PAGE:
‘At the Sign of the Cross in St James’s Street,
When next you go thither to make yourselves sweet
By buying of powder, gloves, essence, or so,
You may chance to get a sight of Signior Dildo.’

So wrote John Wilmot, Earl of Rochester, in 1673. But the era of having to go to St James’s Street to buy dildos appears to be drawing to a close: the Daily Mail reports that owners of 3D printers can now design and make their own, thanks to a website that lets users ‘create different shapes and adjust the height, curviness, colour and angle of the toys to make a 3D model’. With a suitable printer, they can then produce their own silicon sex toys, ‘the likes of which may not be on offer at places such as Ann Summers’.

I can’t help wondering what the great Eric Gill would have made of this. Penguin recently reissued his Essay on Typography; its cover is handsomely set in his own Gill Sans, the font immortalised by various incarnations of British Rail, the Church of England, the BBC and the civil service. As well as his contributions to typography, Gill was probably best known for his modernist sculptures at Westminster Cathedral and at Morecambe’s Midland Hotel. Somewhat overshadowing these achievements, Gill is also now remembered for his sexual conquests of his sister, his children and his dog – making randy Rochester look a bit prudish by comparison.

How to 3D-print a dildo

How to 3D-print a dildo

Gill devotes much of his, er, seminal essay to the growing gulf between pre-industrial craftsmanship and modern methods of mass production, and to the aesthetic consequences of this gulf. The Victorians (as he saw it in 1931) had failed to grasp that the triumph of the factory had made it dubious and dishonest to try to recreate the individualism and ornamentalism of the workshop, which was why they made so much ugly and ridiculous stuff. Gill was perhaps the most convincing advocate of the idea that form should follow function: ‘Handicrafts standards are as absurd for mechanised industry as machine standards are absurd for the craftsman.’

Beyond industrial manufacturing, though, form often still refuses to follow function; in architecture – the arena in which that maxim was first put forth – it’s now more likely to follow ego. (Ayn Rand might approve, but are Zaha Hadid’s increasingly banal glass ‘n’ steel squiggles what she had in mind?) Although its consequences affect all of us, ‘iconic’ architecture is the top-down work of a handful of very well paid individuals; and the dismal Noddy boxes most British people now live in are built not so much by architects as by accountants. But with 3D printing entering the realm of housing, it’s easy to foresee a surge of re-energised artisanship giving us much more choice over what kinds of buildings we inhabit (though our planning laws might need to catch up first).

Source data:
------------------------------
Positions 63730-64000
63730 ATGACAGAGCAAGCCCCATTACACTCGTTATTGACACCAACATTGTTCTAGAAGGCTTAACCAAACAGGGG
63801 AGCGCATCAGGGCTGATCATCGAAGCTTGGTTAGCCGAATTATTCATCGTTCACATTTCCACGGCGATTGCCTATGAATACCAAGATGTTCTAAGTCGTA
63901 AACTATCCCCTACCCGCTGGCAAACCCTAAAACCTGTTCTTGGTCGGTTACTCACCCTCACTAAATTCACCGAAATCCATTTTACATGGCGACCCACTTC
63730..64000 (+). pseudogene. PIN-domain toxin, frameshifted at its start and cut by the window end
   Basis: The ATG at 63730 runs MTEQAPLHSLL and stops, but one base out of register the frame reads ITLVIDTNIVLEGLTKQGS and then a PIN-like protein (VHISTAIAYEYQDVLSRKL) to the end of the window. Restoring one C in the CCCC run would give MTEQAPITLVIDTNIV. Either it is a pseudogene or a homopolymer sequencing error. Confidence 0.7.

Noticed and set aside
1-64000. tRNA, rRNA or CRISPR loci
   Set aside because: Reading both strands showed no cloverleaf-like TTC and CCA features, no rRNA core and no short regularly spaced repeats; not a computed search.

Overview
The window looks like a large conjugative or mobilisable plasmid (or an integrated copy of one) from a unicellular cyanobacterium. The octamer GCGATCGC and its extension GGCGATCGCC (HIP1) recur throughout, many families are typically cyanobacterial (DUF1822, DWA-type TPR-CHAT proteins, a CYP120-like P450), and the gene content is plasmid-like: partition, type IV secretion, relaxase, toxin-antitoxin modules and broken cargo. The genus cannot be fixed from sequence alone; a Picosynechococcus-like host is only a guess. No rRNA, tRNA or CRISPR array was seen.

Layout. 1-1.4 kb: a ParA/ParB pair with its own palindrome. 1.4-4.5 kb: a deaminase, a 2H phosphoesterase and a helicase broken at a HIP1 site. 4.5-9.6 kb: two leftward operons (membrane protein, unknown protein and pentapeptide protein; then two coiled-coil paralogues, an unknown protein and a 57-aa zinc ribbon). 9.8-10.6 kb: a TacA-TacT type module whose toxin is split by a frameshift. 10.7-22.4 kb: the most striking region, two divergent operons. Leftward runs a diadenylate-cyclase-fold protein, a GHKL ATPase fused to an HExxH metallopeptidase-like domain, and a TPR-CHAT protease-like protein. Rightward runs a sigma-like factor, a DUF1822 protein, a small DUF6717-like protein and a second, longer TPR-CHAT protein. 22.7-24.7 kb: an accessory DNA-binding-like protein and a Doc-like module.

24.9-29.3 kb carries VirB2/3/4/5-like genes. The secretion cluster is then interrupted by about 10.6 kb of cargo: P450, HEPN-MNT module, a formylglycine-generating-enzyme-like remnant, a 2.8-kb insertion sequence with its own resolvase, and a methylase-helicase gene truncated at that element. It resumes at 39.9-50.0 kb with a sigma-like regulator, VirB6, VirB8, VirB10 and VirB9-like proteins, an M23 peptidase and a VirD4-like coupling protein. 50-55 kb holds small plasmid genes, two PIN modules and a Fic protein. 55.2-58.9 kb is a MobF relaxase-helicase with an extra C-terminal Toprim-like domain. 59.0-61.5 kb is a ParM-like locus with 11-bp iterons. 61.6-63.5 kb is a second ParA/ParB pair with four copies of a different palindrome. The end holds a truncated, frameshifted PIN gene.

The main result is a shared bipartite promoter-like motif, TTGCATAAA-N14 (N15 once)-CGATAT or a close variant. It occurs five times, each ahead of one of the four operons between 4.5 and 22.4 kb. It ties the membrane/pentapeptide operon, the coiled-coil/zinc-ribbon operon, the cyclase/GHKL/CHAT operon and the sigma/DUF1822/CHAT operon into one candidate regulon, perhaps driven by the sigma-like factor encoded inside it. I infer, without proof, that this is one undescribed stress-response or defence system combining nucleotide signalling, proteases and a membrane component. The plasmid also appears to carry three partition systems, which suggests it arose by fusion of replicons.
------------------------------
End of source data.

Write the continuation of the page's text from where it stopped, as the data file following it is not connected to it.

Anyway, if I owned a dildo factory in Shenzhen, I’d be a worried man by now. And, totemic as they are, it’s not just dildos: all aspects of our complicated global supply chains are threatened by the 3D printing revolution. The implications of this – of being able to cut out the middleman in consumer products, as we’ve already done in services like buying books, watching films and ordering taxis – ought to temper Western assumptions that economic power will only keep shifting eastwards. And, in turn, there are less obvious social and cultural implications: the ‘two worlds’ Gill identified as ‘absolutely distinct’ can at last become one again, as artists utilise modern computer-aided design and production techniques to deindustrialise manufacturing and create cottage industries in both new and traditional crafts.

‘The divorce between them [the ‘industrial world’ and the ‘humane world’] is even more complete, and the sphere of the handicraftsman even more curtailed,’ Gill added in an updated 1936 edition. But from 2014, it looks more like industrial technology, having suspended the craftsman’s trade for a couple of centuries, is now at last enabling its renaissance. I like to think Gill would have enjoyed the 3D-printed dildo as much in principle as in practice.

Nicholas Mayes is an editor and journalist based in Singapore

Tags: 3D printing, architecture, Art, China, craft, dildos, Eric Gill, Zaha Hadid